What is stress?

What exactly is stress? People use the term stress to describe a variety of different symptoms and circumstances. Stress is sometimes seen as difficult situations occurring, or feeling overwhelmed, mentally and/or physically. 

Most people are sedentary, malnourished but overindulge, and are psychologically overstimulated. Overstimulation can occur through electronic devices such as computers, phones, televisions, overworking, and dealing with instability or change. All these factors will have an accumulative toxic effect on the body causing it to operate in overdrive. 

Stress is an indicator that you are finding it hard to adapt to the challenges you may be facing in your life. Our ability to adjust will depend on our internal systems functioning adequately, including our immune, hormonal and nervous system. These challenges do not just include stressful events or situations but also stress on the body resulting from poor diet, lack of exercise, poor sleep, and exposure to toxins. Stress can be a thought, a physical entity, or a reaction to something.

Challenges will come and go, but it is our reactions to them, that will determine whether they will affect us adversely or not. If you are thriving both physically and mentally, then you will be more resilient to the difficulties that you may encounter in your life. This resilience will help you lead a happier and more productive life. 

Many of us do not realise the consequences of ignoring stress until more noticeable symptoms occur. We may be accustomed to carrying on with our lives feeling under par. To struggle along may seem the norm because we may have forgotten the experience of having abundant energy and enthusiasm. We simply may continue just as we are, usually until something goes wrong somewhere along the line. 

Our health may deteriorate either from a physical perspective such as an ailment or a disease may develop, or a mental problem such as depression or anxiety. When we do finally seek help, we are often offered treatment for the symptoms, but the underlying cause of the stress continues to create havoc within our bodies, so we do not notice any long lasting improvements.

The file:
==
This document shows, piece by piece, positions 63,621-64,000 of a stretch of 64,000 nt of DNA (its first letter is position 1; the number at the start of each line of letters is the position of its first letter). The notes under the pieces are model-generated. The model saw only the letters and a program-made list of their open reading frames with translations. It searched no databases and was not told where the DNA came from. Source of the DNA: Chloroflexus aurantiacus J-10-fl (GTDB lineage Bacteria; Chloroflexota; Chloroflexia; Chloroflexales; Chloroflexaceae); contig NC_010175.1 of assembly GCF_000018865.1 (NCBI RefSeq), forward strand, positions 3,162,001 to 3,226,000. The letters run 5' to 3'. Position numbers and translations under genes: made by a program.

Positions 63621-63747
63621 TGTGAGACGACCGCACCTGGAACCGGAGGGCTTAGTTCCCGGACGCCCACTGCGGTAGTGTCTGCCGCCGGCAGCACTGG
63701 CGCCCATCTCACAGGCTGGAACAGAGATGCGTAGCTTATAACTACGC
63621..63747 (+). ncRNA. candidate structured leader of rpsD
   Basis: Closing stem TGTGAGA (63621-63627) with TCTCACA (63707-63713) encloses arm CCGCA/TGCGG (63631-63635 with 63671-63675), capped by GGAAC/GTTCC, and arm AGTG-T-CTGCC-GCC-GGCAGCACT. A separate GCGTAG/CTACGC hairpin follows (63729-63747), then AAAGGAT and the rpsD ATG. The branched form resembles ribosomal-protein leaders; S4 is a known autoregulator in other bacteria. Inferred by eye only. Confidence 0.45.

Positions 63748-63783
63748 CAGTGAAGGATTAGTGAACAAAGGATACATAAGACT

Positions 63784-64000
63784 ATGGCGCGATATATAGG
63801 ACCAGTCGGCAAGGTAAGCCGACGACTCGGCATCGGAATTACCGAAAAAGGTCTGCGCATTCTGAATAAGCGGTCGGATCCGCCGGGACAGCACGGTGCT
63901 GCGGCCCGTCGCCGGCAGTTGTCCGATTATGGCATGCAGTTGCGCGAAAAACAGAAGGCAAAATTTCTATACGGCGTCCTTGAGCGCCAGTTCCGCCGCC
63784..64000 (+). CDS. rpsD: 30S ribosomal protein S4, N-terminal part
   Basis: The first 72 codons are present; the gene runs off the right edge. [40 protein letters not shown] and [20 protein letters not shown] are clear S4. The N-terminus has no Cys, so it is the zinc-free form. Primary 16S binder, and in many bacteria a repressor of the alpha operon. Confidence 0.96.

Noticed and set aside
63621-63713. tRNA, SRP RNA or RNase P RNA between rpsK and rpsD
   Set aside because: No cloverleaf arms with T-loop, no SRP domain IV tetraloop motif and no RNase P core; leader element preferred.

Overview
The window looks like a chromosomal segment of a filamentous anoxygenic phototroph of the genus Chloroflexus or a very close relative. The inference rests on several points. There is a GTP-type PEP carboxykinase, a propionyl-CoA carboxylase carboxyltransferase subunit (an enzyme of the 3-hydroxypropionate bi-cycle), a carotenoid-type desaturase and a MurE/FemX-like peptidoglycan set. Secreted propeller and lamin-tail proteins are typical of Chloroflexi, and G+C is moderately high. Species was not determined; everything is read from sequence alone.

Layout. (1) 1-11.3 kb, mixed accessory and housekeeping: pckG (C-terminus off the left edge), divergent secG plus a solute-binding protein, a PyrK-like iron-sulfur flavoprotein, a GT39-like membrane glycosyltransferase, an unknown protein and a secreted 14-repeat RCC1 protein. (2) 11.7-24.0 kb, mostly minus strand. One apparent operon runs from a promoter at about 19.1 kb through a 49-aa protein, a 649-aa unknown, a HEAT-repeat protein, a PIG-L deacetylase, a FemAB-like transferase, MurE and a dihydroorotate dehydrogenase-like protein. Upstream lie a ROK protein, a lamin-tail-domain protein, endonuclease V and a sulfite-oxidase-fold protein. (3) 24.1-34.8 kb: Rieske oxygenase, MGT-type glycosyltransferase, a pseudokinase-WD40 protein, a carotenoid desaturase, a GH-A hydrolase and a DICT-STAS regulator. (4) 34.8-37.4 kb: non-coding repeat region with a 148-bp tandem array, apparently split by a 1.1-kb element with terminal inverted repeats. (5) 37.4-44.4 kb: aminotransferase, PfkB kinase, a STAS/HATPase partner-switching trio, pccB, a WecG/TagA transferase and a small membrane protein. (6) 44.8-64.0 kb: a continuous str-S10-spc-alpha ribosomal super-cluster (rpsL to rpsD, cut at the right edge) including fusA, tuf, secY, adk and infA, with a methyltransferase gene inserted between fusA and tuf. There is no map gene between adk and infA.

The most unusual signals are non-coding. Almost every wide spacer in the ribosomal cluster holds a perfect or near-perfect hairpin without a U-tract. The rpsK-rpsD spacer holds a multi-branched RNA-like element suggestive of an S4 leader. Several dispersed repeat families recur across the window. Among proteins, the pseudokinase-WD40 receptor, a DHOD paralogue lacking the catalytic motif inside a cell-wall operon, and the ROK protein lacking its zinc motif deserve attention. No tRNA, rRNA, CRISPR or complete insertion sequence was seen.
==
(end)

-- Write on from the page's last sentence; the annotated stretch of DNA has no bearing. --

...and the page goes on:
When facing stress, our body perceives these situations as a threat and reacts accordingly. However, most of the stressful situations we face do not need this physical response from us. It is the physical response that leads to chemical, and hormonal changes to occur, resulting in the symptoms associated with stress. 

Just one stressful thought may give rise to a cascade of physical reactions within the body. If these responses are triggered continually such as with chronic stress, it can lead to fatigue. The purpose of the stress response is to help protect us from harmful threats, (the 'fight or flight response,') but if it remains in overdrive, being re-activated over and over again, it will cause damage to our bodies instead. When our system becomes overloaded, this can result in us feeling ‘wired,' nervous, edgy and tense.  If the stress is left unmanaged, this chronic tension and anxiety can lead to exhaustion and finally burnout.

Recognising the signs and symptoms of stress is vital to managing it effectively. There are many different techniques of stress management, but the best results arise from using a mind, body and soul approach. This combines a variety of holistic methods to allow the body to rebalance. I shall discuss these in more detail in further articles.

Article written by Dr Aleesha Dhillon
Dr Aleesha Dhillon
Disclaimer: This article is solely for information purposes. It is not to replace a consultation with a qualified health professional. It should not be used for the diagnosis or treatment of medical conditions. The article is based on the opinions of the author who retains copyright. You are advised to make your own health decisions based on your research and alongside a qualified health professional. Please consult a doctor if you have any health concerns.

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